“Self-evidently driven by racial hostility.” When the progressive collective—you know, like Star Trek’s Borg—have no fair, substantive arguments left, crying racism (sexism, homophobia, xenophobia, Islamophobia…) is so routinely the default tactic that I’m amazed they can keep doing it without covering all their mirrors with towels. This is how low they have sunk: “If you don’t see it our way, you are an evil bigot.” That’s it. That’s all they have, when they run out of rhetorical bullets.

If Norwegians were sneaking into the country, using our resources,  hanging around in parking lots waiting to be hired to clean attics, mow lawns and pick fruit, while ducking law enforcement, voting illegally, forging documents, and some of them now and then raping and killing Americans after being depoter multiple times, yes, Paul, you race-baiting demagogue, this would still be happening. Continue reading

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From The “Didn’t I Tell You To Stop Making Me Defend President Trump?” Files, An Ethics Alarms Popeye: More On The Joe Arpaio Pardon

I would prefer not to keep talking about the Joe Arpaio pardon, but the news media and the “resistance” won’t let the pardon go, because in the absence of anything legitimate giving them cause to scream for an impeachment, they have to latch on to whatever they can. So this is a Popeye: I’m writing it because, as the spinach-living cartoon sailor would say, “That’s all I can stands, cuz I can’t stands no more!”

Oh, before I forget: here’s what the Southern Poverty Law Center says about the pardon:

“By pardoning Joe Arpaio, President Trump has demonstrated his contempt for the rule of law and the racism at the core of his agenda. Arpaio, a Trump favorite on the campaign trail, is the former sheriff of Maricopa County, Arizona. He was convicted of criminal contempt of court for intentionally violating a federal court order prohibiting racial profiling. As a result of President Trump’s pardon, Arpaio will never be held accountable for his unconstitutional conduct.”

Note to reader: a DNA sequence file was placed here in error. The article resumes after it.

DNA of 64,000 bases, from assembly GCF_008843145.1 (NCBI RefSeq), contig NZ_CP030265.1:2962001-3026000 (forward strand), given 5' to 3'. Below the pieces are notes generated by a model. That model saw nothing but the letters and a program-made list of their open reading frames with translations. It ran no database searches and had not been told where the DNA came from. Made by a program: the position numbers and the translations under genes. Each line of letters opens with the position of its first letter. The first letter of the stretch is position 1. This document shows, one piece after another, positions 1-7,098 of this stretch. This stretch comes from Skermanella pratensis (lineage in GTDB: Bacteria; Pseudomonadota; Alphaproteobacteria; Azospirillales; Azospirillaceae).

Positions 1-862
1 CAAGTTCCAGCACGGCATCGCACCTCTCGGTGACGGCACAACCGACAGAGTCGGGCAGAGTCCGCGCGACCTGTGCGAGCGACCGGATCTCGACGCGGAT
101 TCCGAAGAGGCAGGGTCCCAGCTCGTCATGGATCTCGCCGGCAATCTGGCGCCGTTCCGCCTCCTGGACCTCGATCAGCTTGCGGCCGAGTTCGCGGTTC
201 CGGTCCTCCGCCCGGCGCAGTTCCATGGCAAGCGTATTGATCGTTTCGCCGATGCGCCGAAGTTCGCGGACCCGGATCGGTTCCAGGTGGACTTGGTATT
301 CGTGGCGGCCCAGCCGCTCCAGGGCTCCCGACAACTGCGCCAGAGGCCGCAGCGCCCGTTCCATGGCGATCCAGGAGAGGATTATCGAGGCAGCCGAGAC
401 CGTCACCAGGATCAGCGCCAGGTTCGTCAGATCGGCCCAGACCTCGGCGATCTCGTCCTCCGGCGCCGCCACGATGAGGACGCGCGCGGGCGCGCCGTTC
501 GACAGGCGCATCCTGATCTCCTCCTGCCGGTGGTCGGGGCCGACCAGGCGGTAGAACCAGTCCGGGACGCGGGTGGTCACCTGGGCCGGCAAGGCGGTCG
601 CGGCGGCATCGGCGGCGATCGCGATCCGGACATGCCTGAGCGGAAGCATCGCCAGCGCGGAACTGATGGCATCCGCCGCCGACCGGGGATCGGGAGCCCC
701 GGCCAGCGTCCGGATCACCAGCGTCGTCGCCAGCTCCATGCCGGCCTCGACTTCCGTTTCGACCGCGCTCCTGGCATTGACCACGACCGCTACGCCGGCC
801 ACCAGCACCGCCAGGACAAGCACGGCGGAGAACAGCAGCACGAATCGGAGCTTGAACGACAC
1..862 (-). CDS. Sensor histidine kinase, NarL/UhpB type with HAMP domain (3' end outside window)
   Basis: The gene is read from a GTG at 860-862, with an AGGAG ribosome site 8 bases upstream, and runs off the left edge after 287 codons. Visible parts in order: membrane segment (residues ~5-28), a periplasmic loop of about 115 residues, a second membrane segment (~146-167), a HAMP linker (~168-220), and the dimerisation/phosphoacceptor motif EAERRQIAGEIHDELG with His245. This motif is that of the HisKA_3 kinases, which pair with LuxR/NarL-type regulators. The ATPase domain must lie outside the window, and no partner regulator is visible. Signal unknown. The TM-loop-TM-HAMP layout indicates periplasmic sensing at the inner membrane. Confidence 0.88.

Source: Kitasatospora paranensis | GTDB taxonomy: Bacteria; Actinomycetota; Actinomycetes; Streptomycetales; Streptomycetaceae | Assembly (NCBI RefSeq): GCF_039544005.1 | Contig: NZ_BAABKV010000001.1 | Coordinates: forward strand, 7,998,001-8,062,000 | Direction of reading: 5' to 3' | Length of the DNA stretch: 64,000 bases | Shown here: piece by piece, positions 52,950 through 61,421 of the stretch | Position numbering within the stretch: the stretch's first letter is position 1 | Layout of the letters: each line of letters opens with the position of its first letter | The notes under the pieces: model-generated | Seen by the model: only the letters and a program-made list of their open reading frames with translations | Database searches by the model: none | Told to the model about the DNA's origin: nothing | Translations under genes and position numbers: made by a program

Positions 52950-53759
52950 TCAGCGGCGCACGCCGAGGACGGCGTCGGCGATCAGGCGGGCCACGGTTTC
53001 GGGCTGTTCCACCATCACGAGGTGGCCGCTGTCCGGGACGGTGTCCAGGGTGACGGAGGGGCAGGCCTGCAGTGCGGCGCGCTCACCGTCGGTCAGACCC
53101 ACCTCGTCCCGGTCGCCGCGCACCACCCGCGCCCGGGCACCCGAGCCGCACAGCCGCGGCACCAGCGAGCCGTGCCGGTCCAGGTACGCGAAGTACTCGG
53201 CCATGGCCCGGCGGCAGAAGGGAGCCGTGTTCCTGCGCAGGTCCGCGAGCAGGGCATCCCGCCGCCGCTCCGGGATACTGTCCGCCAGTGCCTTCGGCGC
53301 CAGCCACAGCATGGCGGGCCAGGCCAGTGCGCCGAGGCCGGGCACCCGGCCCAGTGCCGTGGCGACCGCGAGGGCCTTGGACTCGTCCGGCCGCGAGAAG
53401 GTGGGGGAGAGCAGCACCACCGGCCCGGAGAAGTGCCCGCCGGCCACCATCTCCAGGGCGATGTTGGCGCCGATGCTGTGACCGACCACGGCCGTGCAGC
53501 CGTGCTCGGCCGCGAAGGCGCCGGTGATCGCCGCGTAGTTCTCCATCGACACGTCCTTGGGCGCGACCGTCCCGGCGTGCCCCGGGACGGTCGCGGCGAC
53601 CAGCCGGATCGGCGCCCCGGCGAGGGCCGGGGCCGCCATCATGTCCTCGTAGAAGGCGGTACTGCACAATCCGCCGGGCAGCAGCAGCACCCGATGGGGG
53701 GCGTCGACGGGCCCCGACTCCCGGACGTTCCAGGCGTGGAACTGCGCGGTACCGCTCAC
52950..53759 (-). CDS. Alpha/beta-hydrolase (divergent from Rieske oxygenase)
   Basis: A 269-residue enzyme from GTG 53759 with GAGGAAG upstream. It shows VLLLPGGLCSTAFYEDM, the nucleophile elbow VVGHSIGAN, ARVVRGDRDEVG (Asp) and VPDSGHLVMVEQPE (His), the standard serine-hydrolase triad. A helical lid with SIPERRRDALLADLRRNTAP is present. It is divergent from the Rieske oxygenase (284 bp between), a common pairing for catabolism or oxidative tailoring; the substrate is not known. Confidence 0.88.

Following this logic, by pardoning drug dealers President Obama proved that at heart, he is a drug dealer. By pardoning Chelsea Manning, President Obama proved that sharing classified information with our enemies is at the core of his agenda. This is a “law center”  including such tripe on its website? It sounds like the legally ignorant accusation often made against defense lawyers (like Hillary Clinton) that they endorse the crimes, motives and values of their clients.

In a front page article on Sunday, the New York Times tried to break its own record for desperately trying to make a case for Presidential wrongdoing while still stating the undeniable fact that no wrongdoing had occurred:

  • The Times states, correctly, “that there is nothing in the text of the Constitution’s pardons clause to suggest that [Trump] exceeded his authority.” But it tracks down yet another law professor who has allowed the anti-Trump brain virus to swallow his integrity. Noah Feldman, a law professor at Harvard, claimed that pardoning Arpaio “would express presidential contempt for the Constitution.”

Good thinking. The President expressed contempt for the Constitution by engaging in an action described and enacted in the Constitution. A better argument, though still unfair, would be that President Obama was expressing contempt for the Constitution by not using its pardon power provision even once within his first 400 days in office.

  • More from the Professor: “Arpaio didn’t just violate a law passed by Congress…His actions defied the Constitution itself, the bedrock of the entire system of government.” Yes, and so what? If that same document gives the President an open-ended power to forgive any crime, and it does, then this is just huffing and puffing.

All Feldman is saying is that he doesn’t believe that Arpaio’s particular crime should be pardoned. When you’re President, Professor, by all means let that standard be your guide.

  • By saying Mr. Arpaio’s offense was forgivable, Professor Feldman added, Mr. Trump threatens “the very structure on which his right to pardon is based.”